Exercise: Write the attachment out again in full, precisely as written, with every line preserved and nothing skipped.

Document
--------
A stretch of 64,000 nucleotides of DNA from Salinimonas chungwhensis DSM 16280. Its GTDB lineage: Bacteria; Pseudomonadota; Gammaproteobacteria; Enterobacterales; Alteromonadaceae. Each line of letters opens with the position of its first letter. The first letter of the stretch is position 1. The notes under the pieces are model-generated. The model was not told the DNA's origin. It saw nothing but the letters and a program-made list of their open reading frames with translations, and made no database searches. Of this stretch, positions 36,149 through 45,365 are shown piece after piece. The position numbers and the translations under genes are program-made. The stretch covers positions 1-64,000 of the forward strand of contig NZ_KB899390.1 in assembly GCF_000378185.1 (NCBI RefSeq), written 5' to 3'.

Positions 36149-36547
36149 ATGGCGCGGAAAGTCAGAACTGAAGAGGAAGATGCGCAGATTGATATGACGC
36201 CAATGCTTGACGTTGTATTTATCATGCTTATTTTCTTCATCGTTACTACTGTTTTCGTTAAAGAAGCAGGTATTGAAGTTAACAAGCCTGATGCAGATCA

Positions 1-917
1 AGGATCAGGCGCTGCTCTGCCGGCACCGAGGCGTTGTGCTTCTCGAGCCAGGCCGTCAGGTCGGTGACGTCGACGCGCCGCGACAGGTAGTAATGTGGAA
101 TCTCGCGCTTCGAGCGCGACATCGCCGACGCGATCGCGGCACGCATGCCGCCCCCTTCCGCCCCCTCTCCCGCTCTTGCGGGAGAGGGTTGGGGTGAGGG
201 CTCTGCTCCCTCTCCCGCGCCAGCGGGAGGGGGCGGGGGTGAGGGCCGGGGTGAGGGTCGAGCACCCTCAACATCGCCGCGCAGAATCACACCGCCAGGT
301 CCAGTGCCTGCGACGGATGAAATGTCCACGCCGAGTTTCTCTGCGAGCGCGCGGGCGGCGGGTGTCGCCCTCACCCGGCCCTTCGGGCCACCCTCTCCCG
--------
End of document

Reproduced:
A stretch of 64,000 nucleotides of DNA from Salinimonas chungwhensis DSM 16280. Its GTDB lineage: Bacteria; Pseudomonadota; Gammaproteobacteria; Enterobacterales; Alteromonadaceae. Each line of letters opens with the position of its first letter. The first letter of the stretch is position 1. The notes under the pieces are model-generated. The model was not told the DNA's origin. It saw nothing but the letters and a program-made list of their open reading frames with translations, and made no database searches. Of this stretch, positions 36,149 through 45,365 are shown piece after piece. The position numbers and the translations under genes are program-made. The stretch covers positions 1-64,000 of the forward strand of contig NZ_KB899390.1 in assembly GCF_000378185.1 (NCBI RefSeq), written 5' to 3'.

Positions 36149-36547
36149 ATGGCGCGGAAAGTCAGAACTGAAGAGGAAGATGCGCAGATTGATATGACGC
36201 CAATGCTTGACGTTGTATTTATCATGCTTATTTTCTTCATCGTTACTACTGTTTTCGTTAAAGAAGCAGGTATTGAAGTTAACAAGCCTGATGCAGATCA

Positions 1-917
1 AGGATCAGGCGCTGCTCTGCCGGCACCGAGGCGTTGTGCTTCTCGAGCCAGGCCGTCAGGTCGGTGACGTCGACGCGCCGCGACAGGTAGTAATGTGGAA
101 TCTCGCGCTTCGAGCGCGACATCGCCGACGCGATCGCGGCACGCATGCCGCCCCCTTCCGCCCCCTCTCCCGCTCTTGCGGGAGAGGGTTGGGGTGAGGG
201 CTCTGCTCCCTCTCCCGCGCCAGCGGGAGGGGGCGGGGGTGAGGGCCGGGGTGAGGGTCGAGCACCCTCAACATCGCCGCGCAGAATCACACCGCCAGGT
301 CCAGTGCCTGCGACGGATGAAATGTCCACGCCGAGTTTCTCTGCGAGCGCGCGGGCGGCGGGTGTCGCCCTCACCCGGCCCTTCGGGCCACCCTCTCCCG